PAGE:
The physics jargon of the day was Bilateral Deviation which is not a real thing, at least when it comes to parallel universes, string theory, black holes, wormholes, or any other scientifically recognized theory of the multiverse. There is a believable logic to the answer to Finola and Bryans’s problem, though. For every reaction, there should be an equal, and opposite reaction science tells us. In this case, Bryan and Shelby and Kathleen and Finola are the mirror images of each other lost in time to a wrong world. To get back where they belong, they need to jump simultaneously. The synched-up debris usage does put them all back where they belong, we think. They don’t have any memory of what happened to them, and Maddox finds the divorce papers on the table in his foyer. What other changes happened that the two won’t even notice?

Debris Episode 10 may not have been the worst multiverse, but it certainly had its flaws. One glaring issue was in one timeline, Bryan is a war criminal, and Maddox and George are still working together. What could have happened to make Bryan anything other than the hero we see in our reality? The more things changed, the more they stayed the same, however. Maddox and his wife are getting a divorce in at least two realities. The singularly focused man would be hard to love. I wonder in how many realties did the terrible accident affect his son? If Maddox finds out that there could be realities where his son was never injured, what will he do to use the debris and get to one of them?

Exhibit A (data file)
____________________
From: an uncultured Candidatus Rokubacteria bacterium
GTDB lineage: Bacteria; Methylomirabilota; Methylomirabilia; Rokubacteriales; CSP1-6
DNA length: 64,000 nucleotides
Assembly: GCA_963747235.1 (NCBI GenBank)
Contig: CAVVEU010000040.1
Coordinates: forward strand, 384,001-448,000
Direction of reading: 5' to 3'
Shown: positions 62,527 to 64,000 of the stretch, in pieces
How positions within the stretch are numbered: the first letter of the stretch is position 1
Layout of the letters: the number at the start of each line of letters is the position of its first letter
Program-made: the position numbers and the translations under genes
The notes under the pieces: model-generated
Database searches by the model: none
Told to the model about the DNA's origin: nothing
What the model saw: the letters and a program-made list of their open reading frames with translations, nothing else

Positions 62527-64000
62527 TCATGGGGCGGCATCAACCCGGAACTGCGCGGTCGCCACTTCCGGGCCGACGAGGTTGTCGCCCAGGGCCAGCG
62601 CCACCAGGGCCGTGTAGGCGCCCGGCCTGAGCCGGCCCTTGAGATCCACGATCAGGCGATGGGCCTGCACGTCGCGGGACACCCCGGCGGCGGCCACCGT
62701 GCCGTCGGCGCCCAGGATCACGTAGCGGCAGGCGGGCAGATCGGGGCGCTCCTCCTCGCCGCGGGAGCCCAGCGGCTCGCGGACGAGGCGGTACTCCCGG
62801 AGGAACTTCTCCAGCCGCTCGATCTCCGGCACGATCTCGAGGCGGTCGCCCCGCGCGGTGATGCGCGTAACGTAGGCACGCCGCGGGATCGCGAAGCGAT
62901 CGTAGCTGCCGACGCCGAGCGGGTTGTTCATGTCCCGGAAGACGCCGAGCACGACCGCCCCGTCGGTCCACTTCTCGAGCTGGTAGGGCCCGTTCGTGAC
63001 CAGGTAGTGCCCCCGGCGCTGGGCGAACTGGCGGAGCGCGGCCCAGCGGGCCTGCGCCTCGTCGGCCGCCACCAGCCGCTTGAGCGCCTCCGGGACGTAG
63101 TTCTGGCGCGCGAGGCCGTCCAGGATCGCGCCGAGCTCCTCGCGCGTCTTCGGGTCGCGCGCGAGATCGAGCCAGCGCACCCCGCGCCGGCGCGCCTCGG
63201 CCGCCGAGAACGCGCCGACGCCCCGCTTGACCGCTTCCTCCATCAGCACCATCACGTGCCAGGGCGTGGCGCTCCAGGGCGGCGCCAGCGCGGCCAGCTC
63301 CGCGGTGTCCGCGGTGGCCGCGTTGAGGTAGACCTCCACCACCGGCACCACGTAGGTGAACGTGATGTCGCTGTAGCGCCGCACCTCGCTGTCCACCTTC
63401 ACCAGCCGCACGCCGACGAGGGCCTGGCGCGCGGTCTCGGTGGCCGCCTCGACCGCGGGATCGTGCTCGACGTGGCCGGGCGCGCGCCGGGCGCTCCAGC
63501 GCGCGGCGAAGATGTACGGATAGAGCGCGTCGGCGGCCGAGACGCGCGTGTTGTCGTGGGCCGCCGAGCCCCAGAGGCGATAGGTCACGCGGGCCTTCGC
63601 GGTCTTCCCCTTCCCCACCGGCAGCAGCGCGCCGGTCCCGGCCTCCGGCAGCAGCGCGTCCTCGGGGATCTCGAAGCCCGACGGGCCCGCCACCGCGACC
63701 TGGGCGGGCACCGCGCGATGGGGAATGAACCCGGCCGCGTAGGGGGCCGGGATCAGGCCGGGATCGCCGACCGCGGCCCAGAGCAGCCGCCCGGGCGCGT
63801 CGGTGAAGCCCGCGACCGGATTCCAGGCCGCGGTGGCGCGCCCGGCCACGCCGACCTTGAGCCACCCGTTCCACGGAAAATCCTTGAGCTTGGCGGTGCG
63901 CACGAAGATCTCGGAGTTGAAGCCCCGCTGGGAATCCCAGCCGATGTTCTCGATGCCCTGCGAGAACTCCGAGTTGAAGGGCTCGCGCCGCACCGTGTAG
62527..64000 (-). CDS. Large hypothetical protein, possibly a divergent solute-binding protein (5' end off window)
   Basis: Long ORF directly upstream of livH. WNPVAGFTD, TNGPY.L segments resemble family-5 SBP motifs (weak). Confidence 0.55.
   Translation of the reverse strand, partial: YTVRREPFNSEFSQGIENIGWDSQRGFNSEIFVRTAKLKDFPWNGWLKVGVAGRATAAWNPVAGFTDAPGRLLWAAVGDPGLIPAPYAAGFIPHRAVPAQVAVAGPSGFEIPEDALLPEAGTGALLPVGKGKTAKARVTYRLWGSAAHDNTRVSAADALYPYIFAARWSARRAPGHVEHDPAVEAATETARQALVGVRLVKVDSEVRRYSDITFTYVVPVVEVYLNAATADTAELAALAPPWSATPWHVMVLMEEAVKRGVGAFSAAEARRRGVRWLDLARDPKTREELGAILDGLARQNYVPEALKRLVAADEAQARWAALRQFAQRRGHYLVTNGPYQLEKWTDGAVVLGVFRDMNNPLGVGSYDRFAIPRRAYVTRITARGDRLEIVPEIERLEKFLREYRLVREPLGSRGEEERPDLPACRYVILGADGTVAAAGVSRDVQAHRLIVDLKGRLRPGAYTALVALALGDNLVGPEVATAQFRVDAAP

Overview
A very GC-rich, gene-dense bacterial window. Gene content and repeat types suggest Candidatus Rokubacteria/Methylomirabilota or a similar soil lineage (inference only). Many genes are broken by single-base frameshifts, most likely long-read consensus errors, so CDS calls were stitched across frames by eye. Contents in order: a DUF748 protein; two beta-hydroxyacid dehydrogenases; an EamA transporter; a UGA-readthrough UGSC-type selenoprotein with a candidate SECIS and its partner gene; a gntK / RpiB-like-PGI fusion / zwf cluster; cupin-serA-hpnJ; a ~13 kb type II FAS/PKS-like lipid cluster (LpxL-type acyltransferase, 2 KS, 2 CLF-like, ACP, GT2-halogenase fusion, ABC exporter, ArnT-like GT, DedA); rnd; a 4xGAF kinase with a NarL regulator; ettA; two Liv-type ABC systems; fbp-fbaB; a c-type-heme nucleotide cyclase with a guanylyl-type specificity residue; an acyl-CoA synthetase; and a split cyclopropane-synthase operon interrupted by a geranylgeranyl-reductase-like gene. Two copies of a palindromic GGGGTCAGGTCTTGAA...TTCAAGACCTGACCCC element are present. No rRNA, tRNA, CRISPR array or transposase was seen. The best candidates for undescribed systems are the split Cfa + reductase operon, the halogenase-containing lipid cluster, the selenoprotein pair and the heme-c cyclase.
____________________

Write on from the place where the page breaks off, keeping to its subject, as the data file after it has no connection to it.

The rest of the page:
Last but not least, Anson Ash is a problem that isn’t going away. He is a confident prisoner who is biding his time. He is in custody now, but he is making plans to escape and armed with the keypad code, that time is rapidly approaching. Does he have enhanced hearing now, or is he a super genius with perfect pitch who can decipher numbers based solely on the tone they make when pushed? Scroobius Pip may be the villain we know, but with as much ambiguity as Debris has woven into the mythos already, he is undoubtedly not the only one. So many of our main players have blood on their hands, literally and figuratively. Now that we know this debris can transport people to different worlds, it sets up some exciting storylines and possibilities for the future.

This two-episode arc was a brilliant example of acting and writing coming together. Emotional without being trite and tense without being contrived, this was subtly at its best. With anchoring episodes like Debris Episode 10, this show is quietly on track for an early renewal. The numbers have steadily risen, and stellar episodes like this one should solidify its Monday night spot. Follow all our Debris coverage here and brace for another exciting episode.